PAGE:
i have three emails open and waiting for me in the morning, each with a patch set that i have to look over, possibly debug, hopefully give the thumbs up to. for bigger patches the review process can often take a few iterations; i'm constantly afraid people will run away due to having to deal with someone who can be a bit anal about things at times. really, i just want to see decent design and make sure that we cover as many of the issues as well as possible. this results in a slightly slower development pace at times, but hopefully it increases the overall speed of development as we don't have to constantly re-do things over and over. in fact, it's been the patch sets that i've said, "yeah, sure, just throw it in i'll look at it later" that have caused plasma the most grief. so to all the other plasma hackers out there: thanks for sticking through the review process. if it's any consolation, you not only keep me busy, you often push my abilities (such as being to keep up with N conversations at once, or deal with things as disparate as threading, geometry and packaging issues). which i actually enjoy =)
the Package* classes just recently went through a small refactoring to make them more real-world usable. due to the house cleaning frenzy today i didn't get to a screencast (or much hacking for that matter), though i really want to do one on the package stuff so people can see how cool it is even now. thanks go to Paolo Capriotti for doing the majority of the grunt work there.
krunner is now multithreaded. after a couple weeks of kicking around design issues and patches with me on the plasma-devel list, Ryan Bitanga committed the full kit and kaboodle today. the difference in responsiveness is remarkable. unfortunately, if you really try hard and abuse the line edit in krunner you can run out of available threads due to runners lagging behind. this is because instead of trying to make runners interuptable, we let them run even if the user has moved on. so if you are especially devilish you can stack up enough runners that you have to wait a few seconds for them all to return (there's a 4 thread maximum, making for a long queue). the upside to this approach was a small number of locks needed in the code and keeping it very simple to write runners. in fact, when writing a runner you hardly notice there's anything thread like going on at all. pretty neat. we will be implementing optional abort support in runners that have nasty running times as well as tweaking the start-the-match-process algorithm a bit to improve this last point, even though you really pretty much need to be trying to trigger this behaviour. still, good apps should work well in as many situations as possible. i'm just stoked to see threading in krunner.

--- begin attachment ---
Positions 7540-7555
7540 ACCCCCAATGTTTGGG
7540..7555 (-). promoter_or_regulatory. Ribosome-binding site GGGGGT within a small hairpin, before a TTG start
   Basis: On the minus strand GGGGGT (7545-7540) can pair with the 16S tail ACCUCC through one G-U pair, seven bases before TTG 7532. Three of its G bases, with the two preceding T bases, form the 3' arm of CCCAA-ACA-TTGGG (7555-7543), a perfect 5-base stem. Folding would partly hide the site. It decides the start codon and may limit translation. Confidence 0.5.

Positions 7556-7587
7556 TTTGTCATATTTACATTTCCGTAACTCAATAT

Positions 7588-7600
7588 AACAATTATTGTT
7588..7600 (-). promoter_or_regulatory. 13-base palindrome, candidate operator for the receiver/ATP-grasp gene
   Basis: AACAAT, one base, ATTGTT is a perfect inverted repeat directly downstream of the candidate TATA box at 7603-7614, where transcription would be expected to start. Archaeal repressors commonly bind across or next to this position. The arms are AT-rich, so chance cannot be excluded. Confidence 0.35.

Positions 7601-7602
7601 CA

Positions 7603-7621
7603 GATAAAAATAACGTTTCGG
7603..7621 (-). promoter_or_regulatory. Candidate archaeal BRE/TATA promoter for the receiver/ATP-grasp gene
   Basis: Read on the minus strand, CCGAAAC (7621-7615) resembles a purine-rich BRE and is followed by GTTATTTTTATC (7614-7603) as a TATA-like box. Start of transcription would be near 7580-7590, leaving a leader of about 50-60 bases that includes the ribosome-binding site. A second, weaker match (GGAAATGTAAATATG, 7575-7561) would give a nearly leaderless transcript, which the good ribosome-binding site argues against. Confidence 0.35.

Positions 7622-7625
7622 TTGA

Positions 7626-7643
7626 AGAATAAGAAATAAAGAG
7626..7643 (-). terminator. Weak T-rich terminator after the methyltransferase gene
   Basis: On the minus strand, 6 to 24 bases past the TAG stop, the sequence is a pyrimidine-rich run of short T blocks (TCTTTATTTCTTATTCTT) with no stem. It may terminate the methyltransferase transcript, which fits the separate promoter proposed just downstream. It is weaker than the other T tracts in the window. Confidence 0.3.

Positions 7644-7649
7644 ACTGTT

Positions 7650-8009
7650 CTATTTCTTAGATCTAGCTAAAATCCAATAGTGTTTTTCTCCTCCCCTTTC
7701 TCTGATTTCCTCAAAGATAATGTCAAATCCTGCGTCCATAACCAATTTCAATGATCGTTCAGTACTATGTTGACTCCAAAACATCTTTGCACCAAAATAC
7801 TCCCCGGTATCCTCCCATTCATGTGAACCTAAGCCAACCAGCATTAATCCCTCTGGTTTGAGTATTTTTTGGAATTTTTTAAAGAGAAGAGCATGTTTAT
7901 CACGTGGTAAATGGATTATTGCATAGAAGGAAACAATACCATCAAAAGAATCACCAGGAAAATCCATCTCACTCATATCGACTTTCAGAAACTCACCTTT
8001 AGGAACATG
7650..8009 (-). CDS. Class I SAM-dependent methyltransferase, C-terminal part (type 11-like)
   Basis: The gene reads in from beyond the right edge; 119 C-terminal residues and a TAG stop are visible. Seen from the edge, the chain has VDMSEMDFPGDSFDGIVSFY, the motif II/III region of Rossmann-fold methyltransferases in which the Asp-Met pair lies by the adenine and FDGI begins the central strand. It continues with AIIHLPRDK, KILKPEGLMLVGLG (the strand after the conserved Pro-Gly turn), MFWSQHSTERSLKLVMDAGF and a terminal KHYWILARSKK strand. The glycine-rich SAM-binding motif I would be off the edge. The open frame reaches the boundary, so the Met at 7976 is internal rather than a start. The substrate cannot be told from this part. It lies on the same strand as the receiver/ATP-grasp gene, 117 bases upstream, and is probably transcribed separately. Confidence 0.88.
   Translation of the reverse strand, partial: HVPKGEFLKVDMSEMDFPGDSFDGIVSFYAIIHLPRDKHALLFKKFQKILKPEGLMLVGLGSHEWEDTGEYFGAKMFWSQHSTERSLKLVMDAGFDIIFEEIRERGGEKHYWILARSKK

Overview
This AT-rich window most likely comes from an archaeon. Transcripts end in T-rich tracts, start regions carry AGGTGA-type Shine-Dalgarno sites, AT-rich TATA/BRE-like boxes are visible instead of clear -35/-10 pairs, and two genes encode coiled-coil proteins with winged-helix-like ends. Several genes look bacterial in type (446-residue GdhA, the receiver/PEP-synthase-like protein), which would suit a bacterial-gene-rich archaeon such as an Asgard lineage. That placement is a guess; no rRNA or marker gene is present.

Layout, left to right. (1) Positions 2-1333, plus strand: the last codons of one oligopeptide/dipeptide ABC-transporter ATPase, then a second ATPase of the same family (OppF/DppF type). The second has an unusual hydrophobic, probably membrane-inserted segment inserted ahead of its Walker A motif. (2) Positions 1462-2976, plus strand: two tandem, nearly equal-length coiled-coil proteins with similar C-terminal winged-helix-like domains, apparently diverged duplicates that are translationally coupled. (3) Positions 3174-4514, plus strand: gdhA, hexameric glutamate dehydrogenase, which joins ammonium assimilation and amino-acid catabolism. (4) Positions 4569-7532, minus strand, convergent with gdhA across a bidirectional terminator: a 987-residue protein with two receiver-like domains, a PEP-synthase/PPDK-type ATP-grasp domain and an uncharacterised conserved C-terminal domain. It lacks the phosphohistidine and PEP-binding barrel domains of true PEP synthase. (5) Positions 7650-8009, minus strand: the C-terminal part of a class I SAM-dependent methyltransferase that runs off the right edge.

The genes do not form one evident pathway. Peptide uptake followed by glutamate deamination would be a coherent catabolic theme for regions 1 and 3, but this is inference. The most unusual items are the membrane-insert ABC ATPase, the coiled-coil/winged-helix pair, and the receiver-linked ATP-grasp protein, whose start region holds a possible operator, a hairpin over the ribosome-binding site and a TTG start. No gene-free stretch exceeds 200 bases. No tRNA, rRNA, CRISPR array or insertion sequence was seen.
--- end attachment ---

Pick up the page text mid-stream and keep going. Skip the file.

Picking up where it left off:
there's also a patch set on the list for threading svg rendering that i need to look at.
i also put out a call asking for what is ready to be pulled over from playground. the way things work in plasma generally is that new development on plugins (of which there are 6 types now, each for a different sort of thing =) or major new additions that don't substantially build on existing code happen in playground. this way anyone can work on anything they want without having to have "working" code or even do something that anyone else thinks it productive. it's amazing just how much working code for useful things comes out of there, though. ;) the plasma team's job then becomes to pull the good stuff from playground into extragear or kdebase. this isn't completely dissimilar to how one might work with a decentralized system, except it's within the capabilities (or limitations, depending how you see it =) of a centralized system like svn.
it looks like there are a handful of new applets, runners and engines that will be crossing over into extragear soon. post 4.0, we'll be doing regular releases of the stuff in extragear. so while the kdebase things will likely follow the more docile kdelibs-driven release schedule, we'll get much more often plasma refreshes out of extragear. i still want to release [lib]plasma packages for testers on a more agressive basis as well, but we'll see how that pans out before 4.1.
the downside to this development system is that i will at some point become a bottleneck to the process, at least if plasma gets anywhere near the scope i want it to. before that happens, i'm aware that there will be need for others in the project who are well versed enough in the concepts and code that they can take on these things as well. i think we're getting close to that point with a couple of people already, though until 4.0 is out and i have time to write more documentation about the design, purpose and implementation seen within plasma that process is somewhat hampered.
another downside is that indeed some people can't hack the less free-for-all mentality, especially for libplasma. however, there are so many people that continue to contribute quality stuff to plasma on a regular, repeat basis that it's evidently not that bad.
still, i am open to feedback from those involved as to how to make things better. (besides, "use git" .. yes, i'm looking at you Ruphy ;)